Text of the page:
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Exercise for Depression

Major depression is a prevalent disorder that constitutes a major public health problem. Despite their efficacy, established pharmacological and psychosocial interventions fall short for many individuals, thus calling for the development of novel stand-alone or augmentation treatments. This entry briefly reviews the rationale for exercise as an intervention for depression, its efficacy, and directions for future research.

Rationale for Exercise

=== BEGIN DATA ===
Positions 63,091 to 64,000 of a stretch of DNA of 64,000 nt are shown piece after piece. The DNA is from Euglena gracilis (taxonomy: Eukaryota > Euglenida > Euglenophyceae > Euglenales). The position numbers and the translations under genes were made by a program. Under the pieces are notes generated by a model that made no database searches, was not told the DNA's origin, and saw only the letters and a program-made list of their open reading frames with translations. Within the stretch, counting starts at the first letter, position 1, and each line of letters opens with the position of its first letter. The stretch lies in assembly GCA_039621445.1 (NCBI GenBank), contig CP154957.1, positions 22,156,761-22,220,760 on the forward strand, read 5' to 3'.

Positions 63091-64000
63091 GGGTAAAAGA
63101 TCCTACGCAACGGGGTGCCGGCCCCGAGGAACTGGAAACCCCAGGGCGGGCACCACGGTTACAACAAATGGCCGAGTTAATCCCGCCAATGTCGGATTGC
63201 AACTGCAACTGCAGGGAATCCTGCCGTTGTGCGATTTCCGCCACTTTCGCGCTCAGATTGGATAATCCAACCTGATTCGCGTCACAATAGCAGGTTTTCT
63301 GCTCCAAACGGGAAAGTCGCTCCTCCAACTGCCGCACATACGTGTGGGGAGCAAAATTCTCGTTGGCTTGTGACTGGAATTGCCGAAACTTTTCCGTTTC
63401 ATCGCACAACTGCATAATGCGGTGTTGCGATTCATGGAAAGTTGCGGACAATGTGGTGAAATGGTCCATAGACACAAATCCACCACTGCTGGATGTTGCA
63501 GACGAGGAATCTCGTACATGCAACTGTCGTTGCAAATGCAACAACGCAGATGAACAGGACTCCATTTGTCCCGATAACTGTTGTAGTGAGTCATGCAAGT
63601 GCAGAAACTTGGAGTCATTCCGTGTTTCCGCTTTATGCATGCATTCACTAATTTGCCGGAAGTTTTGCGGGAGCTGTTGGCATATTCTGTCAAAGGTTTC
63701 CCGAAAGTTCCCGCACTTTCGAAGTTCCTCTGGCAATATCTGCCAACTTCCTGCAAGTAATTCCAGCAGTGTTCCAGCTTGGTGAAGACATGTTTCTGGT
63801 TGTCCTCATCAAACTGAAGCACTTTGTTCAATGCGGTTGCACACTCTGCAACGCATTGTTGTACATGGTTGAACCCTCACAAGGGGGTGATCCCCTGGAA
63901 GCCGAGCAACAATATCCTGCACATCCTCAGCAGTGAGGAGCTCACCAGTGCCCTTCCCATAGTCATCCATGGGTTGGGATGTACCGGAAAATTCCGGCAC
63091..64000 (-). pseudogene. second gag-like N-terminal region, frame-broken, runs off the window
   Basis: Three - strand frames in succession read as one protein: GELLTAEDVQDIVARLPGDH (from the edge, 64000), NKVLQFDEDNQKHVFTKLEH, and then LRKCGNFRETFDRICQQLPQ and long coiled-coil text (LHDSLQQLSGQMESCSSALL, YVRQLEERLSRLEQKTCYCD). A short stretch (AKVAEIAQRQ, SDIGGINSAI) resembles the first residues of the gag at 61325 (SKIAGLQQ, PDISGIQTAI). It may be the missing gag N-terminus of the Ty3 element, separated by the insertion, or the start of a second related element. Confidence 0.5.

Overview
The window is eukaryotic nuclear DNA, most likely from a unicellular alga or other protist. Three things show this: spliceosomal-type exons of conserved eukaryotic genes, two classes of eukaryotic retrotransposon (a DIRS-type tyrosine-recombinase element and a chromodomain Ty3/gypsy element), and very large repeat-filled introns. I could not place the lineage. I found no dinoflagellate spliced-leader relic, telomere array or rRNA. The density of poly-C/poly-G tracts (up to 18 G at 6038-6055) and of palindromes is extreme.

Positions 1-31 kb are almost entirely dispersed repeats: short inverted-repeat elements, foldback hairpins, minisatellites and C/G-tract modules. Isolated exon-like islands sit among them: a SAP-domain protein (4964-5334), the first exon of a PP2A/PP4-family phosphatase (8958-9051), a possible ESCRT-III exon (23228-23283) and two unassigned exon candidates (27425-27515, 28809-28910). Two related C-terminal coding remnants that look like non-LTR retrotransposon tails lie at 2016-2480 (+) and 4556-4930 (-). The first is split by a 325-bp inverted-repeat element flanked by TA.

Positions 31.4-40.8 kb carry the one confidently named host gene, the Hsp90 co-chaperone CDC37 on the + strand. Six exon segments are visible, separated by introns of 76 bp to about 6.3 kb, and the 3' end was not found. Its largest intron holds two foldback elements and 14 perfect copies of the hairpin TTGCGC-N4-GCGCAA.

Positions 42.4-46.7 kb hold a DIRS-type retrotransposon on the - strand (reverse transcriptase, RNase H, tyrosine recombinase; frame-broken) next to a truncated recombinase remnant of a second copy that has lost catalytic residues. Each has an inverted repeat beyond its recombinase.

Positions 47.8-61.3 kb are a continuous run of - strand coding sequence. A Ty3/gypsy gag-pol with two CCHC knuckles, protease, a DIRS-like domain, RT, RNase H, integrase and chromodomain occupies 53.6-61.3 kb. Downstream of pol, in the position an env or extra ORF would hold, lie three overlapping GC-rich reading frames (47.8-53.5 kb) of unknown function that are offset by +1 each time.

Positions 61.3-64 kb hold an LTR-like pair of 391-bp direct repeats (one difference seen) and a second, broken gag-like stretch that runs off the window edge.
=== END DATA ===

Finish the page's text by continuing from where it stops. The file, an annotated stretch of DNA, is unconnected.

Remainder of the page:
Experimental and observational studies substantiate the mood-boosting effects of exercise. For example, active individuals have been shown to be happier and are less anxious and report lower cynical distrust and feel more connected than their sedentary counterparts. Likewise, engaging in exercise can yield the positive mood states and enhancements in cognitive capacity similar to those observed with the administration of pharmacological agents used in the treatment of ...

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